AMA holds informational forum

February isn’t all about hearts, flowers, or candy. This year, residents within the Alpena-Montmorency-Alcona Educational Service District will have a key role in the fate of their school districts.

On Feb. 26, residents will cast their vote on an intermediate school district millage of 3 mills for a period of 10 years. Alpena Public Schools Superintendent Brent Holcomb said the millage is not an enhancement, but is considered a survival millage. He said most people can agree that schools are in financial dire straits, but what are taxpayers and other local entities views on the millage, which may be assessed against all property in AMA ESD to provide assistance with operating funds.

“I think the schools need it. The state hasn’t done much money-wise. They definitely need the money, but I don’t think this millage is a total fix,” Montmorency Commissioner Daryl Peterson said. “Alpena will be getting a lot more than any other school district, which bothers me because all of the schools are in need.”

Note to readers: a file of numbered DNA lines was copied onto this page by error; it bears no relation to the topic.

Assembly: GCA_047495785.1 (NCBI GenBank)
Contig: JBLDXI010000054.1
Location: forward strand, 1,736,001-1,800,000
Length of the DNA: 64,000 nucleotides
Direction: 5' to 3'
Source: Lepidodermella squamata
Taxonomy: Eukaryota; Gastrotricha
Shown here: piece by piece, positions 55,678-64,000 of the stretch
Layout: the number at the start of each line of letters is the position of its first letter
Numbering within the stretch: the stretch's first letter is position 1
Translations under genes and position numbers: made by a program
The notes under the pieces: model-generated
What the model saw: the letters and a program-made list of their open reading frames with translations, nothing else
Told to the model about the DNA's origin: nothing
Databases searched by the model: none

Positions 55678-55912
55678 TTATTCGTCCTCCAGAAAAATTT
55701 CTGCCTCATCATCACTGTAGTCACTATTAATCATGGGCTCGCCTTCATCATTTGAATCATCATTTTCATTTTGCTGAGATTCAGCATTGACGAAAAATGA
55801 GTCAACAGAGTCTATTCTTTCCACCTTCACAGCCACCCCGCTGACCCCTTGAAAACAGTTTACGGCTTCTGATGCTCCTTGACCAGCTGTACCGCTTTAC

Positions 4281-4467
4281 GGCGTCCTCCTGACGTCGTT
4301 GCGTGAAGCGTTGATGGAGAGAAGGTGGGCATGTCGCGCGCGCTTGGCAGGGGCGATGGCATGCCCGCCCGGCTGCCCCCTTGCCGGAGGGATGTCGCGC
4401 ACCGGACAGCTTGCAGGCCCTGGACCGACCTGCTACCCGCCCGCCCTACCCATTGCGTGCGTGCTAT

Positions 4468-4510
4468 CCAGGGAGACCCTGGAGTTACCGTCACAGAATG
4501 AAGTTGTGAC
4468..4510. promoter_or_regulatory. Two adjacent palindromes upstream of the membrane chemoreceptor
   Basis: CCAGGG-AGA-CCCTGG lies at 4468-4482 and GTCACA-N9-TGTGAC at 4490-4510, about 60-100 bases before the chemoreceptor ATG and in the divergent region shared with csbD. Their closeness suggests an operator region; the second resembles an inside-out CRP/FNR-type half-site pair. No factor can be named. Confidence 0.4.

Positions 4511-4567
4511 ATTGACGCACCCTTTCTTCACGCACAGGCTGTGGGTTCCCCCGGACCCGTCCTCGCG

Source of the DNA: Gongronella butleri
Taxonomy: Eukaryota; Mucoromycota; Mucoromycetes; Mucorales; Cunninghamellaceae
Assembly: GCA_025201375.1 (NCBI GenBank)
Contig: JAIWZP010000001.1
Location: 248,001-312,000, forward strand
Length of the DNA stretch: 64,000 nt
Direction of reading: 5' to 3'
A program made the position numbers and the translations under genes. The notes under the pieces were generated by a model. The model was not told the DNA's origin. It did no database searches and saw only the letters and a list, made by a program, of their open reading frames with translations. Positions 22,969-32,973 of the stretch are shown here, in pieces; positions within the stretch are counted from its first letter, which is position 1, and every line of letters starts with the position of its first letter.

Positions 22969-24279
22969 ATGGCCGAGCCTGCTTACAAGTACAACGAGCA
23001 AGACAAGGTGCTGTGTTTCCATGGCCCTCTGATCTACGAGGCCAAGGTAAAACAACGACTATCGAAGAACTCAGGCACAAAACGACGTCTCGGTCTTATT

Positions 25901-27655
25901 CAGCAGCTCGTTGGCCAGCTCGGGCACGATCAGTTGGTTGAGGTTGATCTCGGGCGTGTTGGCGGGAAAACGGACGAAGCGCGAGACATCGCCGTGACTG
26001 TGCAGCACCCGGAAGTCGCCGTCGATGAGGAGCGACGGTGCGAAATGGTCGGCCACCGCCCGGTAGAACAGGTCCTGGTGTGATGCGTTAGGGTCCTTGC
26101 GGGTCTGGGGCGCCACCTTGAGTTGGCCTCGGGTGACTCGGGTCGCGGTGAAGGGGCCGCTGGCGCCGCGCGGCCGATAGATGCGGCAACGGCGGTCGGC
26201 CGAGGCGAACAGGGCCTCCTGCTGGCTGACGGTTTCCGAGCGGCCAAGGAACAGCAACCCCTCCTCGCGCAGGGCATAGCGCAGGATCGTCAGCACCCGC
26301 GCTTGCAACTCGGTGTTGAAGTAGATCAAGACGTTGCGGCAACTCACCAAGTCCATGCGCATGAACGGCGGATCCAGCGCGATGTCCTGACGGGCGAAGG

According to the millage language, the limitation on the amount of taxes that may be assessed against all property in AMA ESD will be increased by 3 mills ($3 on each $1,000 of taxable valuation) for 10 years, 2013-2022 to provide state and local funding for school district operating purposes. The estimated revenue the ISD will collect if the millage is approved and levied on 2013 is approximately $5,604,704.